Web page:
Tyneside scientists win Government food safety work.
SCIENTISTS in the North East will soon be responsible for the future of food safety after winning a joint bid to take over the Government's Food and Environment Research Agency (Fera).
Newcastle University has been selected as the preferred bidder to form a joint venture with the Department for Environment, Food and Rural Affairs (Defra) to operate its food and environmental research arm in York.
For 30 years Fera has led the research on major food safety projects in the wake of food fraud scandals such as the horse meat controversy and foot and mouth disease. Now, outsourcing giant Capita has chosen Newcastle University as its science partner to run the research part of the new multi-million-pound organisation.
Capita will make an initial investment of PS20m for a 75% stake in the joint venture, with further investment, in cash, kind and dividends, during the following five years.
The joint venture will bring together around 40 researchers from Newcastle University.
Prof Rob Edwards, head of the university's school of agriculture, food and rural development, said: "This is an exciting new role for the university.
"We are delighted to be working with Capita on this collaboration.
"The bid includes our plan for an institute, led by Newcastle University but drawing on the expertise of the existing scientific team at Fera, our academic colleagues from universities both across the UK and internationally, as well as government and industrial partners.
"This new collaboration would give us a real opportunity to drive forward innovation in areas such as food security and crop protection and help us to maximise the opportunities for our research to impact on agriculture and modern food security challenges."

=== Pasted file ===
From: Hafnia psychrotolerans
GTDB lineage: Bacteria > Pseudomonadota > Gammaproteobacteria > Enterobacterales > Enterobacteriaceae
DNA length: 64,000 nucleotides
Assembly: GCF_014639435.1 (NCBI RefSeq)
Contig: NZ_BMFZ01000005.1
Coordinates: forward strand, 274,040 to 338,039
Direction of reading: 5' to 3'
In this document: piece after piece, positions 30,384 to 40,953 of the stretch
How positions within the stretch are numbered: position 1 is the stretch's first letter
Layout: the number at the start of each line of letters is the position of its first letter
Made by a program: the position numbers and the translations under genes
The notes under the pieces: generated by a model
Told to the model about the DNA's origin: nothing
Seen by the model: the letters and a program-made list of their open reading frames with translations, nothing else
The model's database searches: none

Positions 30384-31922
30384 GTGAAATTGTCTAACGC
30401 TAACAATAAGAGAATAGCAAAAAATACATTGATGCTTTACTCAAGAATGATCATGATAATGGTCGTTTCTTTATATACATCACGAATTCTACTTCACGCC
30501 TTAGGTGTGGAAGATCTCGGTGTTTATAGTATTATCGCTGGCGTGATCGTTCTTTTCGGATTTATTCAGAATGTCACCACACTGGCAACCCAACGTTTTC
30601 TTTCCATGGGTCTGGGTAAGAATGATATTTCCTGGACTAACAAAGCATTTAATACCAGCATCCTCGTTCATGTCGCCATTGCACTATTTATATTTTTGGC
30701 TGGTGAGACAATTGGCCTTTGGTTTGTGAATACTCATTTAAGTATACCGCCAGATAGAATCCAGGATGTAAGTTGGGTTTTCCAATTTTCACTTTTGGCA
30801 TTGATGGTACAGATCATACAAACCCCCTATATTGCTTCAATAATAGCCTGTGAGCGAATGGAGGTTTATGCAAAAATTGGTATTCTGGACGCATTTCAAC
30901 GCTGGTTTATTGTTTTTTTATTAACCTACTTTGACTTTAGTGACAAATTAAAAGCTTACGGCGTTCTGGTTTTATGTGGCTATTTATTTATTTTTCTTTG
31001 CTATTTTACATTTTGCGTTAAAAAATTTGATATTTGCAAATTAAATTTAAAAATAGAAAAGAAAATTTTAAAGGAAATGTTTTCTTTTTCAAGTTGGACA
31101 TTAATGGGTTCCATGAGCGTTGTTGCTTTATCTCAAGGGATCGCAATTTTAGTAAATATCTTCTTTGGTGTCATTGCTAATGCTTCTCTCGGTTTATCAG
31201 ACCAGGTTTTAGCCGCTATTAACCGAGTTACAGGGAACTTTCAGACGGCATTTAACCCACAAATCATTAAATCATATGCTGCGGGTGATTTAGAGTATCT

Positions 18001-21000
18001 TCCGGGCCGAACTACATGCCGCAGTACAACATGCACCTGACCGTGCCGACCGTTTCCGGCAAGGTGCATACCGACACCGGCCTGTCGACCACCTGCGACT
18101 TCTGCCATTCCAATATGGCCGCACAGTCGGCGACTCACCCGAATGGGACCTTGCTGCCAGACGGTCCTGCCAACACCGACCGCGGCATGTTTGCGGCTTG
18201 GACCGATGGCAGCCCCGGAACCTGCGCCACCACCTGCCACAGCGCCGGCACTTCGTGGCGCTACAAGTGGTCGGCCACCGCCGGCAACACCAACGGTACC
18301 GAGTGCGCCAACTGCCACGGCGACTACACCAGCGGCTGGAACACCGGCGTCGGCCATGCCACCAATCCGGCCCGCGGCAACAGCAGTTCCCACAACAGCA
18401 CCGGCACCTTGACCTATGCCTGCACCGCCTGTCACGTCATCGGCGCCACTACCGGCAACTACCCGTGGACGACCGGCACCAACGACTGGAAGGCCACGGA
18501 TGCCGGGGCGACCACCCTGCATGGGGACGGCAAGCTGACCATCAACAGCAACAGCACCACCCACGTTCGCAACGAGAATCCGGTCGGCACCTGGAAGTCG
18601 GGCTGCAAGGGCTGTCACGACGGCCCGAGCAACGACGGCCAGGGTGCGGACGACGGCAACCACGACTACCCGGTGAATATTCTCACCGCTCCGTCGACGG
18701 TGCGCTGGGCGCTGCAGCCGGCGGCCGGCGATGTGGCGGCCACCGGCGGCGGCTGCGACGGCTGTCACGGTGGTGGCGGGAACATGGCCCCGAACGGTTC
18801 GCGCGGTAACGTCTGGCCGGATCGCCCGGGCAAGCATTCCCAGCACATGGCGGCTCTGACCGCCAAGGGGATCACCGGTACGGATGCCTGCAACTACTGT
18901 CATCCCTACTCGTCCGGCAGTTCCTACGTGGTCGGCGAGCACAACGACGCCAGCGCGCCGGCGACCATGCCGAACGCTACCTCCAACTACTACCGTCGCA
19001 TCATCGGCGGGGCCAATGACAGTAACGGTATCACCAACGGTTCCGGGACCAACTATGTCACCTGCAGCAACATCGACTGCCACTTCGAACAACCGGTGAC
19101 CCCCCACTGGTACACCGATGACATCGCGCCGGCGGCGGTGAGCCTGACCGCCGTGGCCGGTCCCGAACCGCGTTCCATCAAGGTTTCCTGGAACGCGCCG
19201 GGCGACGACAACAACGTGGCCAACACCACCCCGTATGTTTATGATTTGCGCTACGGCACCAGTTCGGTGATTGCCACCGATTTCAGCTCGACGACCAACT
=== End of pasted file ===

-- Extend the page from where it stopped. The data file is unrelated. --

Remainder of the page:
Fera employs nearly 400 scientists near York, ensuring food safety and quality 'from farm to fork', sustainable crop production, environmental management and conservation.
Fera's scientists recently led the way in identifying horse meat in the food chain and are carrying out vital work to understand the cause of declining bee populations - a multi-millionpound worry for crop growers. The new organisation would also benefit from the facilities at Newcastle University's two research farms - Cockle Park in Newcastle and Nafferton in Northumberland - as well as its food-testing facilities linked to the Human Nutrition Research Centre.
Capita chief executive Andy Parker said: "The excellent science being carried out by staff at Fera has not yet been able to reach its full commercial potential because of obvious limits on investment, recruitment and marketing.
"Capita's commercial know-how will complement the Fera team's scientific expertise, helping it to grow the scientific capability it can offer existing and new customers.
"Working together, we will create a more efficient and improved organisation allowing scientists to focus on the science and its delivery.
"Crucially, the additional capabilities of Capita and its partners, including Newcastle University, will enable the joint venture to drive commercial and government-sector growth."
The new organisation would also benefit from the facilities at Newcastle University's two research farms, <Bincluding Nafferton, near Stocksfield in Northumberland
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|Publication:||The Journal (Newcastle, England)|
|Date:||Feb 12, 2015|
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